According to his grandson, Terry W. Casey: "he used to speak about his excitement towards days with the occasional noontime break, which could last an hour in length; that was until he realized why they had the breaks - which were used as time to remove bodies of dead miners from the work zone, as had been done to his father." His harrowing experience in the coal mines of the 1880s and 90s would have a profound impact on his career both as a union organizer and a Congressman. In 1900 the United Mine Workers President John Mitchell visited the Pennsylvania anthracite region and Casey made a name for himself as a union organizer, his work with big labor allowed him to enter into the political arena. Running on the Labor Party ticket, in 1906 Casey was elected to the Pennsylvania State Legislature. In the 1912 general election, Casey scored the first of what would be six congressional victories over the next twenty years. Casey was elected as a Democrat to the Sixty-third and Sixty-fourth Congresses, but was an unsuccessful candidate for reelection in 1916.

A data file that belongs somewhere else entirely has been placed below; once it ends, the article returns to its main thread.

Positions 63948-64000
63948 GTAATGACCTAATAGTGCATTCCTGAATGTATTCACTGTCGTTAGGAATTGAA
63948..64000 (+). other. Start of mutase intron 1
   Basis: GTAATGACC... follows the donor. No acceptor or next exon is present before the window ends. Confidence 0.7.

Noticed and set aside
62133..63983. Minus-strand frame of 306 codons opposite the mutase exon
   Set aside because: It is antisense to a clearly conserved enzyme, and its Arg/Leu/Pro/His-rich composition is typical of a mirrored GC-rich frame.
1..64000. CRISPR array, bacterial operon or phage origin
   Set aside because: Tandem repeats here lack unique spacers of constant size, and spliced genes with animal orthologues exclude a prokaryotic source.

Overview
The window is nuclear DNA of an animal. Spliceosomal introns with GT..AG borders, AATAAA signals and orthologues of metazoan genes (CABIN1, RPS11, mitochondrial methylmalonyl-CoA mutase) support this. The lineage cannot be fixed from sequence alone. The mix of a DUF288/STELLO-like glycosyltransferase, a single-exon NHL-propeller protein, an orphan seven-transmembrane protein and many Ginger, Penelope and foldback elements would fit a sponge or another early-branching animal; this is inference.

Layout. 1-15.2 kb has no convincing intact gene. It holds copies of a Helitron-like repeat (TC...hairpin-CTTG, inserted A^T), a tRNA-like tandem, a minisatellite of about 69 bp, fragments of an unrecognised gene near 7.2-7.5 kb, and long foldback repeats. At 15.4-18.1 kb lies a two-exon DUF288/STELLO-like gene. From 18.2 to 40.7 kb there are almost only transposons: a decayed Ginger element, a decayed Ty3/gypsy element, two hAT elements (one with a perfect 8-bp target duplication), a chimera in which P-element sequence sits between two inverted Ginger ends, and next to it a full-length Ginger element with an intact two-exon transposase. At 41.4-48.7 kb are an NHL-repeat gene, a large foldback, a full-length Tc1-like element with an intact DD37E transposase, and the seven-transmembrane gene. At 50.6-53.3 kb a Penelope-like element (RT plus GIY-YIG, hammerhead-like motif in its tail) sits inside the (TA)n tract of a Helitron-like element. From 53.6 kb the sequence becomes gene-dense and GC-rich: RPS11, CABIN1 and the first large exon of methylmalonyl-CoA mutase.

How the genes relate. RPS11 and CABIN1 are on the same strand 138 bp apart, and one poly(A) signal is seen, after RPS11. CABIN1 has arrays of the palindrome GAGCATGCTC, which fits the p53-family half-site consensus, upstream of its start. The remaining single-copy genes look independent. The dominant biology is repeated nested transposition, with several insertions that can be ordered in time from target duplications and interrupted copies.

He was appointed a member of the advisory council to the United States Secretary of Labor in 1918, appointed labor advisor and executive of the labor adjustment division for the Emergency Fleet Corporation, United States Shipping Board, during the First World War. The early 1920s was a lonely place to be for a pro labor candidate in what was a republican dominated region, he was again elected to the Sixty-sixth Congress, but was an unsuccessful candidate for reelection in 1920. Again elected to the Sixty-eighth Congress, but an unsuccessful candidate for reelection in 1924. After this defeat he worked as a business agent for the Steam Fitters' Union, he was elected to the Seventieth and Seventy-first Congresses and served until his death at Balboa, Panama Canal Zone. During his political career Casey espoused the views of organized labor and was aggressive in educating both his colleagues and the general public about the issues pertaining to safe working conditions for miners and collective bargaining for unions.